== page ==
Coming out on Blu-ray as part of a three-pack set, Underworld: Rise of the Lycans is a fun, if overly effects-ridden entry into the gothy-emo film series created by Len Wiseman and popularized by actress Kate Beckinsale. The hip husband/wife team took a backseat for part trés, but actors Bill Nighy and Michael Sheen, both of whom starred in the first film and were singled out as standouts, are back in black (leather).
Briskly directed by effects guru Patrick Tatopoulos (who worked on the previous Underworlds heading up the design department), this supernatural spin on the Spartacus legend focuses on Lucian (Sheen), a Dark Ages werewolf whose kind has been enslaved by the vampire overlord Vikor (Nighy). Lucian endures his everlasting life in chains, catering to the toothy Death Dealer hand and paw, until one enchanted evening when he meets Viktor's shapely spawn, Sonja (Rhona Mitra).
Suddenly the wolf-man has reason to want to be free… I guess it's not easy doing it doggy-style under lock and key. After a slo-mo, sappy love scene showing the star crossed pair do their thing, we watch as moonstruck Lucian decides to seize control over his own destiny. As the tale unfolds, our poor, hairy hero gets whipped even more than the title character in The Passion of the Christ; rouses a badass human called Raze (Kevin Grevioux) to assist in the lycan rebellion; and finally shows us what he's made of as the full moon waxes and the claws come out.
Since both types of beings can only strut their sharp-stuff under the cover of darkness, it should go without saying that the midnight color palette that makes up the iconography of the Underworld world is used to its best advantage here. It's quite grand. And blue. The third installment has the same grainy, gothic, gritty look and feel of its predecessors, and astute fans will especially appreciate the nuances in the lycans' less-evolved appearance as well as the subtle differences in the vampires' countenance. Tatopoulos goes into great detail on the DVD commentary about this, and for the true fans it'll surely be a treat to get all the gory design details.
While I personally missed Beckinsale's presence in the movie, it is a prequel and it does do a good job of setting up the story for Underworld (still the best of the lot) and some of the motivation behind the gloomy goings-on in Underworld 2 (still the worst). The script lacks panache, but it does head from Point A to Point B in a stylishly pretty linear fashion. Sometimes the CGI is a bit much — I prefer the lycan animatronics and use of prosthetics on actors and stuntmen to the outright cartoons.
There are a few lapses in logic, but if you're watching a movie about mythological creatures and buying into that in the first place, those 'huh?' moments shouldn't prove too worrisome. For my taste the performances are rather too serious for the subject matter — I prefer Nighy as the over-the-top megalomaniac he was in his previous Viktor incarnations, and Mitra is rather too down in the mouth to be as sexy as she should. Sheen fares best, making Lucian a werewolf you can kind of care about.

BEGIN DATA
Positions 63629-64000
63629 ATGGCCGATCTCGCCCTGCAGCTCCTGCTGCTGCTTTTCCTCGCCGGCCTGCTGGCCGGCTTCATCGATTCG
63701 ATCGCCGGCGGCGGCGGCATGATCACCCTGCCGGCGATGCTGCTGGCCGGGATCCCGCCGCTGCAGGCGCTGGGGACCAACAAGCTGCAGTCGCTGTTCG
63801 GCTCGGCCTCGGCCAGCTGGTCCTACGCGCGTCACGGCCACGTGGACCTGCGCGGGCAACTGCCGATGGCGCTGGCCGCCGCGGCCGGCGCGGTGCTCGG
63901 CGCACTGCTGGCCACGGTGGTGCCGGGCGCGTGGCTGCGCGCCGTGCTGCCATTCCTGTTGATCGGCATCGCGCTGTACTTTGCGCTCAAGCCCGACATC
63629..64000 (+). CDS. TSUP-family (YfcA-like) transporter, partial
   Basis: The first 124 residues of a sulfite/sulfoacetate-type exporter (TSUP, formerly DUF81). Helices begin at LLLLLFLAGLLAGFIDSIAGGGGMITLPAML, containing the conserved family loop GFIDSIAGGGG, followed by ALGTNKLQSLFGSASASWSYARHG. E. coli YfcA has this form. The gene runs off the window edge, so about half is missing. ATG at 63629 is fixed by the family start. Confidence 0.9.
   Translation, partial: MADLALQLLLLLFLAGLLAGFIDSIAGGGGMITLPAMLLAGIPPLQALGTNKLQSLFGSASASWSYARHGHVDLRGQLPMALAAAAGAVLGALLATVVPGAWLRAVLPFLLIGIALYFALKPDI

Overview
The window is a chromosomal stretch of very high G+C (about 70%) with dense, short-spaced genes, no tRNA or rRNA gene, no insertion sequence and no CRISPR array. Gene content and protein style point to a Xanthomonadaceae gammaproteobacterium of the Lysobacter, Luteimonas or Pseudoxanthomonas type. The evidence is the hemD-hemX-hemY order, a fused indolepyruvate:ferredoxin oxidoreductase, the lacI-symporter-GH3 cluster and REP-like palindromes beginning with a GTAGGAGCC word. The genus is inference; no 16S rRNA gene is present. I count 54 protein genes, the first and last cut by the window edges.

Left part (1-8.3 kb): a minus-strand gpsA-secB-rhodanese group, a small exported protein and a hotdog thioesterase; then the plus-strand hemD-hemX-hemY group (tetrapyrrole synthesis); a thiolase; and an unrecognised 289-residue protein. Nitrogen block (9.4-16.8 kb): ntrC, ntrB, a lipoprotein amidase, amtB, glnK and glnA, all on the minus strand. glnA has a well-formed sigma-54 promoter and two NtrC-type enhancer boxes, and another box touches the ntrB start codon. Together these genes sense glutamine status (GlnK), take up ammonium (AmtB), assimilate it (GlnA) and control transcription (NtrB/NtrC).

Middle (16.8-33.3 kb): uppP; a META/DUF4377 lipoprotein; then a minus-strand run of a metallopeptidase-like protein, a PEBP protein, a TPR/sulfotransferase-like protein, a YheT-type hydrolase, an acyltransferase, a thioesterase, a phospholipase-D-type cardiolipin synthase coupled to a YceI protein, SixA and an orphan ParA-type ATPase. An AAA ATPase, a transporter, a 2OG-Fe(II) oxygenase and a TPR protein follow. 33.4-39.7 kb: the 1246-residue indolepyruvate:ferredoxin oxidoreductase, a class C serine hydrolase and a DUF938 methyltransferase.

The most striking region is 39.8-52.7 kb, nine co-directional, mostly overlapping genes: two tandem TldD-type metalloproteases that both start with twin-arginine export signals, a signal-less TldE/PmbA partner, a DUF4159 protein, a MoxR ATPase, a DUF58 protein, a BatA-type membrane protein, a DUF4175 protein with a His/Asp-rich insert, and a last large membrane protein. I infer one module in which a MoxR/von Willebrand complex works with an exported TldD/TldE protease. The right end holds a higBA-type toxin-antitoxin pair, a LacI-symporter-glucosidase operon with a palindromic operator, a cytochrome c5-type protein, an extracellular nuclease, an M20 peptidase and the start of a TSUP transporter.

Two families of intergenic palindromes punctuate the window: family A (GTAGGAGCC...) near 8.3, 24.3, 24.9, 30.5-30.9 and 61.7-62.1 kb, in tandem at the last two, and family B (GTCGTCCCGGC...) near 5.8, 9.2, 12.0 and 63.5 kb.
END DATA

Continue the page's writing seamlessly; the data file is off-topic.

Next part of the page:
Blood-letting, eviscerations, impaling, throat-tearings and limb-rippings are here in spades, taking place mostly during battle scenes and when titans Viktor and Lucian finally clash during the intensely harsh, violent climax. (Tatopoulos' commentary is key here: it's interesting to learn how the ending might have been something else altogether. And by the way, it's not a solo rambling — writer/producer Len Wiseman, executive producer James McQuaide, and producers Richard Wright and Gary Lucchesi all chime in as well.)
Special Blu-ray Features:
* Underworld: Rise of the Lycans – From Script to Screen. Text.
* Recreating the Dark Ages – The Look of Underworld: Rise of the Lycans. making-of featurette with actor and filmmaker interviews from the set.
* Cinechat - If you're really bored and don't want to break out the beer and potato chips, you can trade MST3000K-style IMs to your friends who are also plugged in and watching the movie.
* Behind the Castle Walls – Picture-in-Picture.
* Origin of the Feud - History of the Characters.
* Lycanthropes Around the World – Interactive Map.
* William Controll's 'Deathclub' Music Video.
The disc is also BD-Live enabled and includes a separate digital copy.
Also in this Blu-ray Boxed Set:
Underneath the city streets, amid the labyrinth of subway tunnels and gothic ruins, the two most notorious creatures of the night are embroiled in an all-out war that has been going on for centuries. It is the culmination of a blood-thirsty battle between the vampires and their mortal enemies, the werewolves. Rated R version.
The saga continues as the battle rages on between the death dealers and the lycans in this fast-paced modern-day tale of deadly action ruthless intrigue & forbidden love all leading to the battle to end all wars as the immortals finally face their retribution. Rated R version.
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